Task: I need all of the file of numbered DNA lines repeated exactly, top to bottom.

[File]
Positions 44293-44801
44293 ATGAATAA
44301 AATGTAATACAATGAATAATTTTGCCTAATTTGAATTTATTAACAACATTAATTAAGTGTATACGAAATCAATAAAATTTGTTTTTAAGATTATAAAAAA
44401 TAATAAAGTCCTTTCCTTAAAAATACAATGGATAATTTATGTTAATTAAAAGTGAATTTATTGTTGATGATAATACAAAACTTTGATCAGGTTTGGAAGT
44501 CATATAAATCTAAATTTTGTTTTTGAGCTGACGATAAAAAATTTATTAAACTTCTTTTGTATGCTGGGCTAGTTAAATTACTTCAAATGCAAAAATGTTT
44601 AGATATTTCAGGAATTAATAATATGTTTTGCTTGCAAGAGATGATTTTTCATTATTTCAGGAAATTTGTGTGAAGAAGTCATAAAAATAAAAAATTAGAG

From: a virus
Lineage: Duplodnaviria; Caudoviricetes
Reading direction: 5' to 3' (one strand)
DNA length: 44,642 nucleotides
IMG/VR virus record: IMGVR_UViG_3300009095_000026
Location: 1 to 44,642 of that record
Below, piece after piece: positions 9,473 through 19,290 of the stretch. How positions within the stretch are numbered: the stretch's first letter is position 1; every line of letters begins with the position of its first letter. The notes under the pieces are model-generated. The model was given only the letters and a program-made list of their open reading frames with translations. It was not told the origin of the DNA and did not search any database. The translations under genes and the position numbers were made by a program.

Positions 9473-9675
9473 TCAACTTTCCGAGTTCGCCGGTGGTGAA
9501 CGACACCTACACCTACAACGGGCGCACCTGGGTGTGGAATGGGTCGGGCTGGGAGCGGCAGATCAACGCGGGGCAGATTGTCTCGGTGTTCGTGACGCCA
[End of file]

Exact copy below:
Positions 44293-44801
44293 ATGAATAA
44301 AATGTAATACAATGAATAATTTTGCCTAATTTGAATTTATTAACAACATTAATTAAGTGTATACGAAATCAATAAAATTTGTTTTTAAGATTATAAAAAA
44401 TAATAAAGTCCTTTCCTTAAAAATACAATGGATAATTTATGTTAATTAAAAGTGAATTTATTGTTGATGATAATACAAAACTTTGATCAGGTTTGGAAGT
44501 CATATAAATCTAAATTTTGTTTTTGAGCTGACGATAAAAAATTTATTAAACTTCTTTTGTATGCTGGGCTAGTTAAATTACTTCAAATGCAAAAATGTTT
44601 AGATATTTCAGGAATTAATAATATGTTTTGCTTGCAAGAGATGATTTTTCATTATTTCAGGAAATTTGTGTGAAGAAGTCATAAAAATAAAAAATTAGAG

From: a virus
Lineage: Duplodnaviria; Caudoviricetes
Reading direction: 5' to 3' (one strand)
DNA length: 44,642 nucleotides
IMG/VR virus record: IMGVR_UViG_3300009095_000026
Location: 1 to 44,642 of that record
Below, piece after piece: positions 9,473 through 19,290 of the stretch. How positions within the stretch are numbered: the stretch's first letter is position 1; every line of letters begins with the position of its first letter. The notes under the pieces are model-generated. The model was given only the letters and a program-made list of their open reading frames with translations. It was not told the origin of the DNA and did not search any database. The translations under genes and the position numbers were made by a program.

Positions 9473-9675
9473 TCAACTTTCCGAGTTCGCCGGTGGTGAA
9501 CGACACCTACACCTACAACGGGCGCACCTGGGTGTGGAATGGGTCGGGCTGGGAGCGGCAGATCAACGCGGGGCAGATTGTCTCGGTGTTCGTGACGCCA